March 1, 2017
For Immediate Release
Contact: Paul Jarvey (508) 368-7241
WORCESTER —Two men were sentenced to state prison today after being convicted last month of a 2014 Leicester home invasion in which three residents were bound and gagged and a Marine’s Purple Heart medal was stolen along with cash and jewelry, according to Worcester County District Attorney Joseph D. Early Jr.
Timothy Lavin, 39, of Leicester, and Nicholas Desiderio, 36, of Worcester, were each found guilty on Feb. 16 of three counts of armed robbery while masked along with home invasion. Mr. Lavin was also found guilty of possession of a firearm without an FID card, possession of ammunition without an FID card and operating a motor vehicle after suspension.
Judge Richard Tucker sentenced Mr. Lavin to 20 to 22 years in prison on the home invasion charge, and 15 to 20 years on the armed robbery while masked and firearms convictions. Those sentences will run concurrently with each other and begin after the 20-year sentence he is currently serving for a separate home invasion.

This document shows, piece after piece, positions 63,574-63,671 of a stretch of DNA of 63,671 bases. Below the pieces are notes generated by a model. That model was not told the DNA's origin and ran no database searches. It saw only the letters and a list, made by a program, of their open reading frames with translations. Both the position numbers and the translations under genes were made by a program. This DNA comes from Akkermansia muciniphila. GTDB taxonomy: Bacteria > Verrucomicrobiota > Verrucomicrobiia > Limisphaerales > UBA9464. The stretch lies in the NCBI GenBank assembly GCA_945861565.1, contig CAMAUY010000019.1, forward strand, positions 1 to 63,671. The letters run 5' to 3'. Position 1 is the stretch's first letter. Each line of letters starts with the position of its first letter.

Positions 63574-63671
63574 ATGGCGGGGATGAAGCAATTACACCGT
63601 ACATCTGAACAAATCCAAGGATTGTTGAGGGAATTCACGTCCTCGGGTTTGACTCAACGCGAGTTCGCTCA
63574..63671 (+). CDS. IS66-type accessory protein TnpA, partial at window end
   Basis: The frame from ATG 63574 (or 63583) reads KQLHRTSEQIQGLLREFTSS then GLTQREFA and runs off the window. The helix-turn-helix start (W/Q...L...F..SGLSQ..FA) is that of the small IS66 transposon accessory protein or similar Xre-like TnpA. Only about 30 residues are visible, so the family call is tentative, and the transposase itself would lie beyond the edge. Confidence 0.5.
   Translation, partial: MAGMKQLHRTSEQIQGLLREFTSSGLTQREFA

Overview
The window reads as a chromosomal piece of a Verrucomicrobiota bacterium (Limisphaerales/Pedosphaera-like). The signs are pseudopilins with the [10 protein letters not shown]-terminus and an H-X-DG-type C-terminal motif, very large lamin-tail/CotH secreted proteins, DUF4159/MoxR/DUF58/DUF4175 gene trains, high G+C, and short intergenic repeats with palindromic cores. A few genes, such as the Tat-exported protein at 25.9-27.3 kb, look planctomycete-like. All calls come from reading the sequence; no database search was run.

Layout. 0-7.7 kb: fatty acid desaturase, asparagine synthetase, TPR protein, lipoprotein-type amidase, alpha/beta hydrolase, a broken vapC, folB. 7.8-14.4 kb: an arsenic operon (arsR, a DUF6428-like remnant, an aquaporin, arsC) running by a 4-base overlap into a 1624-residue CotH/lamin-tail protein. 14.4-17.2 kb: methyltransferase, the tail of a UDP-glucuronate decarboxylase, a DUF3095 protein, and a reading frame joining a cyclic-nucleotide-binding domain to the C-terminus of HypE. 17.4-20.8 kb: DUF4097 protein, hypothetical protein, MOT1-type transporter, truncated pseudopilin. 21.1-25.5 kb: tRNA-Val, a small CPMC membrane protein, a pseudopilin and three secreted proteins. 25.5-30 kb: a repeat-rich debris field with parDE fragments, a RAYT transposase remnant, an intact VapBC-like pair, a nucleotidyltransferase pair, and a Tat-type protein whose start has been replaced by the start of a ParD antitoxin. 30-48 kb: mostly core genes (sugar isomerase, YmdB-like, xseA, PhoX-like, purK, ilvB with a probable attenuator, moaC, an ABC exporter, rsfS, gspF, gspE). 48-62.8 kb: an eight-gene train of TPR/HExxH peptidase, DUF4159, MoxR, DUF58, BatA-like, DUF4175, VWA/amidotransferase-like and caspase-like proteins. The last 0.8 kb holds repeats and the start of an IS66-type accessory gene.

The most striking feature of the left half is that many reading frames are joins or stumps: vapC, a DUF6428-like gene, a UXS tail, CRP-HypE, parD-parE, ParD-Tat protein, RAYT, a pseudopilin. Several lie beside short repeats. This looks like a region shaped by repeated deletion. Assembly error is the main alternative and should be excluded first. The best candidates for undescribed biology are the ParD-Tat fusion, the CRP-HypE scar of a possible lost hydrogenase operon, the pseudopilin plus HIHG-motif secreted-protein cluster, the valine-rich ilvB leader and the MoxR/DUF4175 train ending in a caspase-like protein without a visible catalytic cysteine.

Assistant District Attorney Joseph A. Simmons recommended a sentence of 25 years to life with that sentence to begin after the one he is currently serving.
Judge Tucker sentenced Mr. Desiderio to 10 to 12 years in prison for armed robbery while masked and five years of probation for home invasion.
Mr. Simmons recommended a sentence of 25-years to life on all of Mr. Desiderio’s convictions.
Mr. Lavin and another man broke into a house in the Cherry Valley section of Leicester on Jan. 5, 2014, while Mr. Desiderio, a former employee of the home owner, waited outside. Mr. Desiderio’s role was in planning the home invasion and serving as getaway driver. The third suspect has not been caught.
The two men tied the hands of the victims – the owner, his daughter and her boyfriend — and put duct tape over their mouths before raiding a safe in the living room.
The Purple Heart, which was given to the owner of the house by his father, a World War II veteran who was injured in the battle of Iwo Jima, was never recovered.
“This was a great team effort,” Mr. Early said. “Chief Jim Hurley, Detective Tim Fontaine and Sgt. Paul Doray did a very thorough investigation tracking down leads and searching through trash for evidence. ADAs Joe Simmons, Dannon Stacer and Nathaniel Beaudoin did a great job at the grand jury level and prosecuting.
“The theft of this war hero’s Purple Heart and the possible permanent loss to the family was never lost on the police and our prosecutors.”